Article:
A common complaint in sales departments across the country is that their CRM has promised more than it has achieved. It’s promised to increase sales, improve customer retention and make it easier to gauge how well each sales team is performing.
Often the issue is not that the CRM itself has been a failure but rather it has not been used to its full potential. Often sales departments are measuring the wrong type of activity or failing to enter sufficient data. Worse is when, because they’ve been imposed by management, the CRM is seen as a tool of enemy not a paragon of improvement.
So, what goes wrong? The idea of using customer data to target sales is not new but what a CRM should allow you to do is mine your data and extract every last ounce of information from it. Which, in turn, should allow you to target your sales far more effectively and efficiently.
Spreading data across multiple systems unnecessarily
You already have lots of customer data and one of the first tasks will be to migrate that data into Salesforce. Now is the time to take a moment to ensure that you are only importing information that is useful and to prune out duplicate records. Use links to make sure that you only ever enter data once, but have it duplicated across Salesforce, Outlook and wherever else you need it. That way you’ll have a single comprehensive record for each customer.
Salesforce has an impressive degree of native interoperability with other major software systems such as Outlook and SharePoint. Many other commonly used systems integrate through Salesforce Apps. Bringing all your customer focussed systems together “under one roof” so to speak enables you to gain a far better overview of what is going on, and avoids issues such as multiple records for a customer which not only dilute the quality of data in Salesforce but can also lead the customer to believe that interactions are not being properly dealt with.
Logging the wrong data or not logging data
Too many sales departments are quantity driven. The amount of activity and number of sales is seen as a good indicator of how hard they are working. And yet getting ten sales from ten different customers could require a hundred phone calls - far more work than making one or two quality sales that will lead to a long and reliable relationship with new clients. Identify profitable leads earlier by using tools that integrate with Salesforce and lead you to log the essential data to know which leads are worth chasing and which aren’t.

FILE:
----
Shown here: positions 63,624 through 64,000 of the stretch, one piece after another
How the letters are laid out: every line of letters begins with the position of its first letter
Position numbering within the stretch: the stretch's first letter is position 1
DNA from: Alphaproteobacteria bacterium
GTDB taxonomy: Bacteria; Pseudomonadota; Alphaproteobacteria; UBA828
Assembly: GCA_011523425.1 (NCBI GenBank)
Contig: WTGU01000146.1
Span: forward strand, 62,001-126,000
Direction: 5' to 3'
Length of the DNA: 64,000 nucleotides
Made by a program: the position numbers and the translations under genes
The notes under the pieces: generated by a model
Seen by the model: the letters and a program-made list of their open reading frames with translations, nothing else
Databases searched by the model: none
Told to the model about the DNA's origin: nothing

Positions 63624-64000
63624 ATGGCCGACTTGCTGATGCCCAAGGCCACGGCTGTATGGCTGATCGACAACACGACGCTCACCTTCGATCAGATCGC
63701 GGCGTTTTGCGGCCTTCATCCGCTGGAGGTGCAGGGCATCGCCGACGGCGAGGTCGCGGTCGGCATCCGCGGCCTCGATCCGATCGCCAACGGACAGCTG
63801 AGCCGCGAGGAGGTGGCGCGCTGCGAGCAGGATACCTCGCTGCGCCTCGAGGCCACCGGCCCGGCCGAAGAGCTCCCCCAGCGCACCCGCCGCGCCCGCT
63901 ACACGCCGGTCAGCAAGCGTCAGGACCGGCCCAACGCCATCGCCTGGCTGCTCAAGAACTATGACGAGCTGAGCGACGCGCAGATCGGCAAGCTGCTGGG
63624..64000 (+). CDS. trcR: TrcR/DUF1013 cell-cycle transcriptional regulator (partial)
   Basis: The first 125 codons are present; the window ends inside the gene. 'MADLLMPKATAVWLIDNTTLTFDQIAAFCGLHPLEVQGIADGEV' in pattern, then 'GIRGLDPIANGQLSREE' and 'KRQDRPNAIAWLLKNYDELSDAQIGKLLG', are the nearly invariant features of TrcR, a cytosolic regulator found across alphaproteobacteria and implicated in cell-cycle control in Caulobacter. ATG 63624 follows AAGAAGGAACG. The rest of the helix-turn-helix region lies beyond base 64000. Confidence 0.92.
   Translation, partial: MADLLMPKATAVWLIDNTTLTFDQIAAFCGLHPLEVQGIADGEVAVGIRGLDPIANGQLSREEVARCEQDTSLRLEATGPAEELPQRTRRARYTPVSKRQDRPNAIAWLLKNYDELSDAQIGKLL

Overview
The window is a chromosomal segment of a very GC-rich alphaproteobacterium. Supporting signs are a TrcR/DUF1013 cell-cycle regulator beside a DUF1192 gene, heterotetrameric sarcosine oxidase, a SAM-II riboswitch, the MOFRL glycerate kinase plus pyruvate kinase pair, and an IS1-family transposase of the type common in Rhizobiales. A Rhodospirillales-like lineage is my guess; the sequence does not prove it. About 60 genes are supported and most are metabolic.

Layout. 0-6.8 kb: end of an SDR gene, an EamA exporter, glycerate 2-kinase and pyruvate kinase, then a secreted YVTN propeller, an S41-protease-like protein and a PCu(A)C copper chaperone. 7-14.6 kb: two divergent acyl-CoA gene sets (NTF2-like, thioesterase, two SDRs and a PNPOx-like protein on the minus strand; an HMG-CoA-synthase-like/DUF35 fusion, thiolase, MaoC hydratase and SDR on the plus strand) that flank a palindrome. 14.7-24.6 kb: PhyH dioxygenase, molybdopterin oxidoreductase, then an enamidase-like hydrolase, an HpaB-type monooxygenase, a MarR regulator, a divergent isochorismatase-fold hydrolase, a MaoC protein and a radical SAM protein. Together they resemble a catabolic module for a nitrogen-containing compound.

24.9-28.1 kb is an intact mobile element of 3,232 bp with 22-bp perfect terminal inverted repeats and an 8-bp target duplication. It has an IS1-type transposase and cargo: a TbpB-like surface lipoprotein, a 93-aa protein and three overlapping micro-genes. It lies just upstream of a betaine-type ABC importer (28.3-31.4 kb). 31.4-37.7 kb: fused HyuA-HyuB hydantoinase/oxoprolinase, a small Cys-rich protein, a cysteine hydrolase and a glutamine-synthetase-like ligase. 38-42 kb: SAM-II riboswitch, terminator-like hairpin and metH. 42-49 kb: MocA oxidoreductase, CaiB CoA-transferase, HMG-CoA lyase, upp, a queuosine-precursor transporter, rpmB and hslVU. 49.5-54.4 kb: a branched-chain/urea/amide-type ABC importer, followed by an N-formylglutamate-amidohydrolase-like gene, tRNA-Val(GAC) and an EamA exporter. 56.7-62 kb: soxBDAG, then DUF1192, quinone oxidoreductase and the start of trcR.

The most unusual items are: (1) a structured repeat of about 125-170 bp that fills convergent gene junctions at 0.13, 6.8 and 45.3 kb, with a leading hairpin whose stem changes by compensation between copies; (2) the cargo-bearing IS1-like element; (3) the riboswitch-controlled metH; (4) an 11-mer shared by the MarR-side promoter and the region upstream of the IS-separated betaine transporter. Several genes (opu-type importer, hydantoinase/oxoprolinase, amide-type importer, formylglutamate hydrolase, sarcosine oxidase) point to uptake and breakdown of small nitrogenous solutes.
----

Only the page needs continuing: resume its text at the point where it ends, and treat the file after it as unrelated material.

Treating Salesforce as a contact manager
Salesforce has a powerful array of partners offering apps that integrate into the base software. Utilising the functionality of them can revolutionise your sales approach leading to a better, more consistent customer experience. Plus, by rolling it out across all customer relations, you will be able to gather even more of that quality data that is so vital to the quality of the predictions Salesforce make.
Tying data to the desk
Fast entry of customer data is vital. If it’s not done during customer interaction, or just afterwards as appropriate, then it’s likely that the quality of data entered will be poor with missing fields and half-remembered outcomes. There’s also a risk that sales personnel will muddle meetings if they wait to be back at their desk. Make sure that you provide your sales people with the tools to do their jobs by making the most of Salesforce1’s mobility.
Not involving the end users
Your sales team are going to be the primary users of Salesforce so it is important to get input on what their current CRM processes are and work out how that maps into Salesforce routines. Undoubtedly, bringing in a powerful CRM such as Salesforce will mean that some processes will need to be altered, but bringing the actual end users on board early will allow you to identify where sales training is going to be required and how to best set up Salesforce to integrate with your current systems.
The whole point of implementing a CRM is that it automates the sales process. It should allow you to track leads through the entire period you are in contact with them from the first touch to delivery of their most recent order. And by tracking all your clients across all sales you can mine for data that will focus your future sales and marketing efforts. But that power is wasted if you don’t use it. Sales managers and team leaders need to generate reports and actually take heed of the information contained within them.
Not training for change
Migrating to a Salesforce environment can be a good time to change outdated and ineffective modes of thought. At the same time that your sales personnel are being trained on the mechanics of simply entering customer data and logging interactions you can also update the methodology that underpins the whole department.
However - expecting your sales teams to adopt a new methodology at the same time as you introduce a new CRM could well spell disaster – unless you offer sales management training to help them understand how the new way of thinking can improve their performance. You need to be able to offer them a framework that not only improves their efficiency when the target reviews are announced, but also that they can see works right from the start. Training to ensure that everyone using Salesforce is aware of what it can do and how it can help their function is vital to success.
Using Salesforce only for sales
The “R” in CRM stands for “Relationship” and you can improve the customer relationship immensely by using Salesforce Communities to keep the relationship alive. Move FAQs, knowledge bases, product manuals and self-help forums into an online hub and use Salesforces’ analytics to guide your product development, aftermarket services and marketing efforts.